The Fight to Renew the Violence Against Women Act: How to Help


The federal protections for women who find themselves in harms way are about to go up in smoke. The Violence Against Women Act (VAWA) has helped usher in many critical protections, resources, and responses for these women. It is legislation that needs to be renewed by Congress periodically, and we are in the midst of that renewal process right now.

Here’s some background about this important Act, followed by the fight that just transpired in the House, and what comes next.

When did the VAWA first get passed and what does it do?

The Violence Against Women Act was first passed in 1994, signed by then President Bill Clinton. The bill was made possible by a long and persistent effort by grassroots organizations in the 1980s and early 1990s. The 1994 legislation was co-written by Rep. Louise Slaughter (D-NY) and Sen. Joe Biden (D-DE). It passed in the House with a vote of 235–195, and in the Senate with a vote of 61–38.

“The Act provided $1.6 billion toward investigation and prosecution of violent crimes against women, imposed automatic and mandatory restitution on those convicted, and allowed civil redress in cases prosecutors chose to leave un-prosecuted. The Act also established the Office on Violence Against Women within the Department of Justice.” (Source)

In 2000, the Supreme Court struck down the provision in the Act that allowed women to sue their attackers in federal court, writing that it exceeded the federal government’s powers under the Commerce Clause. Otherwise, the Act has remained intact and has been improved over the years.

VAWA needs periodic renewals by Congress

Periodically, the VAWA expires and needs to be reauthorized. The downside is that if it isn’t passed the bill expires, but the upside is that the Act can be amended and improved at these critical moments. For example, during the 2013 renewal, the Act was amended to cover same-sex couples.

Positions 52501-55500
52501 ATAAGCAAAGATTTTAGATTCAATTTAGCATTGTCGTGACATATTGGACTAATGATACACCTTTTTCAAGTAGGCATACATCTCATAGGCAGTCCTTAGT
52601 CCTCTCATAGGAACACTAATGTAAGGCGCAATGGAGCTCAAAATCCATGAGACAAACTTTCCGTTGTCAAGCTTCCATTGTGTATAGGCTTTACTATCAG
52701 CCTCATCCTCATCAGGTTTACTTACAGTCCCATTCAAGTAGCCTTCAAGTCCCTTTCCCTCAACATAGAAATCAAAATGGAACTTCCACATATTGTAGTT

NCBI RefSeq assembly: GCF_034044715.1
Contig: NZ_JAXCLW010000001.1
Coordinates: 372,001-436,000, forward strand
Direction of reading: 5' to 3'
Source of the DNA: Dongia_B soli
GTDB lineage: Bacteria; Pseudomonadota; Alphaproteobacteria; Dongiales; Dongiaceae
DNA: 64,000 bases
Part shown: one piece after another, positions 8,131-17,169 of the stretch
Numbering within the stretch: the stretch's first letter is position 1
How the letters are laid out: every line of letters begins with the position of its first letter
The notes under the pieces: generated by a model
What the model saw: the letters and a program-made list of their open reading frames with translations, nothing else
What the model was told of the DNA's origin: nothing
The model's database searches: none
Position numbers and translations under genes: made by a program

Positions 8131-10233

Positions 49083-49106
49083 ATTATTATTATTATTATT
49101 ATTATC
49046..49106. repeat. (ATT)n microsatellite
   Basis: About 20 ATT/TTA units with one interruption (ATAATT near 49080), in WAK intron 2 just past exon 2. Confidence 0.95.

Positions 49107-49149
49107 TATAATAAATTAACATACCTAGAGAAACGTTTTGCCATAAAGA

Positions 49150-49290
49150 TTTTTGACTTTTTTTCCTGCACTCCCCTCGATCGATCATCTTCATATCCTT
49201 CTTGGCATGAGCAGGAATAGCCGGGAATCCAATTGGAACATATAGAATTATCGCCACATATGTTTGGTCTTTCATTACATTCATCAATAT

In this most recent cycle, VAWA expired due to the government shutdown we had this past December. It was included on a short-term spending bill in January, but that ran out in February.

How the House renewed VAWA

As the House, with its Democratic majority, started to work on renewing the VAWA, they decided to amend the Act to include a few new provisions including closing a critical loophole, the “boyfriend loophole.” The VAWA prohibits a spouse convicted of abuse from owning a gun, but lawmakers wanted to expand this provision to include any intimate partners convicted of abuse or stalking from owning a gun.

“The case for stripping domestic abusers of their guns is powerful. An abused woman is five times more likely to be killed if the abuser is a gun-owner. When a domestic violence assault involves a firearm, it is 12 times more likely to end in the death of the victim. Laws like the red-flag provision proposed for VAWA save lives: In states adopting laws permitting confiscation of firearms from domestic abusers, intimate partner homicides have dropped by 7 percent.” (Source)

Well, it should come as no surprise that this new provision sparked the ire of the NRA, and they lobbied hard against the passage of this amended VAWA. The good news is that the NRA lost and the bill was passed 4 days ago, with a vote of 263-158.

It is important to note that the NRA didn’t just lobby to kill this renewal of VAWA, but they went so far as to tell lawmakers that they would dock their NRA grade if they voted for the Act. This is the grade the NRA uses to determine how much money to give to campaigns, and is a scorecard they promote in conservative circles. Nonetheless, 33 Republicans in the House voted to pass the bill. You can see a list of them HERE. (GOP names are in italics.)

What happens now?

Now that VAWA has passed in the House, we now need to get it passed in the Senate. Senator Dianne Feinstein (D-CA) has been working with Senator Joni Ernst (R-IA) to write the Senate’s version of the VAWA renewal. Yes, they could have taken up the House’s version and voted on it, but they believe that writing a bipartisan bill makes its passage in the Senate more likely.

Not surprisingly, the NRA has renewed their push against the passage of this bill, and they may very well have more sway in the Senate.

Here’s the call to action: The Violence Against Women Act was made possible due to the extraordinary activism of women. Let’s not let their efforts go to waste by not pushing our Senators today to renew this important legislation. We can all take the time to write or call our Senators and express that we believe that renewing this Act immediately is of critical importance. Women’s lives are at stake. 

You can find the contact information for your Senators HERE. Please reach out to them today, and then share this information with others. Let’s activate the power of the grassroots to get this done.

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